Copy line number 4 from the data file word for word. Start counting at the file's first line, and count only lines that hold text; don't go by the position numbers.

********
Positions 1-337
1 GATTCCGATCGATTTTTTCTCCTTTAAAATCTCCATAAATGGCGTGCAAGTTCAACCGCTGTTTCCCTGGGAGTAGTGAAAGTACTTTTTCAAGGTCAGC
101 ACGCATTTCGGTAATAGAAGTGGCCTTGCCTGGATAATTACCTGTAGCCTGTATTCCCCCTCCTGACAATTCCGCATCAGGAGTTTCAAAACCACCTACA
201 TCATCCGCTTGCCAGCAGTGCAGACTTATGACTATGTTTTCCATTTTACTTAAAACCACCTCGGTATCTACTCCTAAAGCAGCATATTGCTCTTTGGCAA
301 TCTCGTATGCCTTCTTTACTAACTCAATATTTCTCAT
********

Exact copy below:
201 TCATCCGCTTGCCAGCAGTGCAGACTTATGACTATGTTTTCCATTTTACTTAAAACCACCTCGGTATCTACTCCTAAAGCAGCATATTGCTCTTTGGCAA